“He who understands the limit of life knows how easy it is to procure enough to remove the pain of want and make the whole of life complete and perfect.”(Epicurus, Principal Doctrines, #21)
An idea struck me as I was reading Epicurus. This quote from Epicurus’ Principal Doctrines, “He who understands the limit of life knows how easy it is to procure enough to remove the pain of want and make the whole of life complete and perfect,” wonderfully encapsulates Wendell Berry’s thought. To understand the quote, and how it is an expression of the whole of Epicurus’s philosophy, is at once to understand Berry’s thought. This seems to me a strange notion. But when I came upon it, it seemed perfectly sensible. All the pieces in Berry’s thought fit together with this, Epicurus’s, leading idea. Here’s my first attempt to outline how the pieces in Berry’s thinking fit together. I would suggest, these aren’t just any pieces (themes). These are principal themes in Berry’s essays. All of his essays speak of these themes.
This is of course a contentious claim. It is complex. Not merely I do I have the ambition here laying out the principal themes from which all of Berry’s idea find root. I want to claim also that quote #21 from the Principal Doctrine expresses the whole of Epicurus’s philosophy. The inference, of course, is that Berry’s ideas are radically Epicurean. Of the two premises, I am not yet prepared to defend the second claim. This will be accomplished in work to come. But the former claim of finding the root of Berry’s thought in these elements expressed is this quote is one I’d like to make now.
Unfortunately, this is my blog. So I don’t have the finished product. However, here are the pieces that fit together:
- The limit of life
- Procuring enough
- Life of satisfaction vs life of pleasure
- The complete and perfect life (virtue)
The Limit of Life
Critique of industrial agriculture, the critique of modernity – the specialist. Cf. heart attack: treating the symptons of the illness versus the whole life (nurse, male – female).
Consumption. The household. The biotic community.
Life of Satisfaction
The Complete and Perfect Life
Virtues are already known insofar as they are lived. Natural aristoi, influence of the Jeffersonian ideal.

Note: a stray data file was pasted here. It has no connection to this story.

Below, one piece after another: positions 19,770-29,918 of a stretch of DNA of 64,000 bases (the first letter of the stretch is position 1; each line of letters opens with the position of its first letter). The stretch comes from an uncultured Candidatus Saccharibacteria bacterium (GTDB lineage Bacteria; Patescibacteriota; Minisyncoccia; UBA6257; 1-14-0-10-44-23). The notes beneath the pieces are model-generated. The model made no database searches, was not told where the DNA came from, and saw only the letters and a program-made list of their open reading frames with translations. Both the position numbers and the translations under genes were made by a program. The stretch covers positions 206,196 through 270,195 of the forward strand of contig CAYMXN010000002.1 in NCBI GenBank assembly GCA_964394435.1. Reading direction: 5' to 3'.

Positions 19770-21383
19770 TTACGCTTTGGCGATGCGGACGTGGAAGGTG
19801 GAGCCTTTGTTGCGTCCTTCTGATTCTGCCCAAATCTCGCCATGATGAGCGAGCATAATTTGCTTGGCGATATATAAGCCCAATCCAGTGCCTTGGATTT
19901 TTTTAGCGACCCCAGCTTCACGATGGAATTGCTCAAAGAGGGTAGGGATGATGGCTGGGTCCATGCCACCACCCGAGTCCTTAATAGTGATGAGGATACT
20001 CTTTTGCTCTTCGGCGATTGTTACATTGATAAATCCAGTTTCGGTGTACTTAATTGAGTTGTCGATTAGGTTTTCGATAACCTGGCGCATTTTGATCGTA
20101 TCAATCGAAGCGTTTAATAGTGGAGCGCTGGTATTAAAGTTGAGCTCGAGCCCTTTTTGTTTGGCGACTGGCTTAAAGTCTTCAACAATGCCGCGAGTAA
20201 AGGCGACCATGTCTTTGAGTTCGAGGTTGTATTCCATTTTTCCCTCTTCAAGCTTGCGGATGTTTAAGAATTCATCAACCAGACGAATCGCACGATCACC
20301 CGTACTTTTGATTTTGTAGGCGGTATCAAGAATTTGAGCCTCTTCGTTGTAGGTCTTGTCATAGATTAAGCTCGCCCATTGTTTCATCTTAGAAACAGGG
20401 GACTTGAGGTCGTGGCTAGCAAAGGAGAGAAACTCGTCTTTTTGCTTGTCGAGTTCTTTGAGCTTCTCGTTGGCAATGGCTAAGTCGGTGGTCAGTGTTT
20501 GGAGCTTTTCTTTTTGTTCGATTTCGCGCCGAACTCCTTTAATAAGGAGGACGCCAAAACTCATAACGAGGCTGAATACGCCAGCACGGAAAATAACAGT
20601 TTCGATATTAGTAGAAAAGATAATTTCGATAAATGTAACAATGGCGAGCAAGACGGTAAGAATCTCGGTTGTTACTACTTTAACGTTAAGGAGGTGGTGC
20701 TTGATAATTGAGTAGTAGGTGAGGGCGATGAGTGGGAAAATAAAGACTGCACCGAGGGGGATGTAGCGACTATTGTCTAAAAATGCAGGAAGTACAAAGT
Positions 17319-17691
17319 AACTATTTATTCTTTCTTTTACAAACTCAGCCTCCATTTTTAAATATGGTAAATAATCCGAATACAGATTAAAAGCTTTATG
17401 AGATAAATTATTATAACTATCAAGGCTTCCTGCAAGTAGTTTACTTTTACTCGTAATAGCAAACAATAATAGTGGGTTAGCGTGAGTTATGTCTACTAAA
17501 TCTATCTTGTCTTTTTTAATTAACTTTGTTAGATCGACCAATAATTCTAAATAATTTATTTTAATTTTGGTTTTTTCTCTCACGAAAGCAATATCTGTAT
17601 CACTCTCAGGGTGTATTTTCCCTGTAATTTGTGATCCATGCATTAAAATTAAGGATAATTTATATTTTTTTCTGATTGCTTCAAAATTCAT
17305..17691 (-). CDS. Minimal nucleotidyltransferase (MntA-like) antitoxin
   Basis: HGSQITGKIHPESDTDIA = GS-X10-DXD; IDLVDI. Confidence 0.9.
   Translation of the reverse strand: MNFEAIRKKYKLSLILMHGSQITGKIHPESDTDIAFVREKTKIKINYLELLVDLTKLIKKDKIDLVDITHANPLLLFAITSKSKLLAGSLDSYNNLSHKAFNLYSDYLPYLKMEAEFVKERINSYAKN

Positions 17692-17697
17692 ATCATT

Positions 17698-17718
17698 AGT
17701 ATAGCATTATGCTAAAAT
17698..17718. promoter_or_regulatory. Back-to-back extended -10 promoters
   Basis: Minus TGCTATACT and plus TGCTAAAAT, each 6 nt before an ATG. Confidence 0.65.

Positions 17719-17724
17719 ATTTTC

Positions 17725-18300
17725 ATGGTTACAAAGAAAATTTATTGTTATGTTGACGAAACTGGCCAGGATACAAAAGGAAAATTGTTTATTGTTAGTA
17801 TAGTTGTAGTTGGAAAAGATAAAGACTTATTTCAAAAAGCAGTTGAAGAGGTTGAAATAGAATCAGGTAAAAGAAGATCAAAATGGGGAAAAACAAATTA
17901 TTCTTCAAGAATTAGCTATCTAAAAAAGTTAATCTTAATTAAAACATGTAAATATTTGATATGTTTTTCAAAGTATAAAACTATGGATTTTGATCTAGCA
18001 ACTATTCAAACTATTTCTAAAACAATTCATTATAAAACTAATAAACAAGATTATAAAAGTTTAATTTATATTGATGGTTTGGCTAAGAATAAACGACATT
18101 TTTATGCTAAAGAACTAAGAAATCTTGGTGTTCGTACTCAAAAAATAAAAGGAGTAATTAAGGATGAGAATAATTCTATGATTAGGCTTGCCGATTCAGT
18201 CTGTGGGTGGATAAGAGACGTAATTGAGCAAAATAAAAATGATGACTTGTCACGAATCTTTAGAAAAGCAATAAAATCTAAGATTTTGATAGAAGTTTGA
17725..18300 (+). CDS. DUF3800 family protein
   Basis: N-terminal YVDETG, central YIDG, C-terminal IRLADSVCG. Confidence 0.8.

(I don’t know if this way of laying out these themes make sense to you, if you know Berry’s thought. My aim is to flesh out this which is only in outline now. To be clear, I’m suggesting these themes – under these headings – are the ground from which all of Berry’s thought grows. Future posts will take up the task of making the case for this claim, step by step, i.e, by theme or by heading.)
I’ve begun working on revisions to The Husserl Page (http://www.husserlpage.com). It’s a Sisyphusian task, but you must imagine me happy at it. Normally, I won’t comment on these changes. But I’ve recently found a treasure trove of links to Husserl’s works online in the original German. In my experience, these sorts of things have a limited shelf-life. So I want to post these links here for maximum effect. All of these documents can be found on the Freiburg document server:
|Erfahrung und Urteil. Untersuchungend zur Genealogie der Logik. Ausgearb. und hrsg. v. Ludwig Landgrebe. Prag: Academia/Verlagsbuchhandlung, 1939.
|Formale und transzendentale Logik. Versuch einer Kritik der logischen Vernunft. Halle: Max Niemeyer Verlag, 1929.
|Ideen zu einer reinen Phänomenologie und phänomenologischen Philosophie. Erstes Buch: Allgemeine Einführung in die reine Phänomenologie. In Jahrbuch für Philosophie und phänomenologische Forschung. Halle: Max Niemeyer Verlage, 1913, 1-323.
|Erster Theil. Prolegomena zur reinen Logik. Halle: Max Niemeyer Verlage, 1910.
|Erster Band. Prolegomena zur reinen Logik. Zweite, umgearb. Aufl., Halle: Max Niemeyer Verlage, 1913.
|Zweiter Theil. Untersuchungen zur Phänomenologie und Theorie der Erkenntnis. Halle: Max Niemeyer Verlage, 1901.
|Zweiter Band. Untersuchungen zur Phänomenologie und Theorie der Erkenntnis. Erster Teil. Zweite, umgearb. Aufl., Halle: Max Niemeyer Verlage, 1913.
|Zweiter Band. Untersuchungen zur Phänomenologie und Theorie der Erkenntnis. Zweiter Teil. Zweite, teilweise umgearb. Aufl., Halle: Max Niemeyer Verlage, 1921.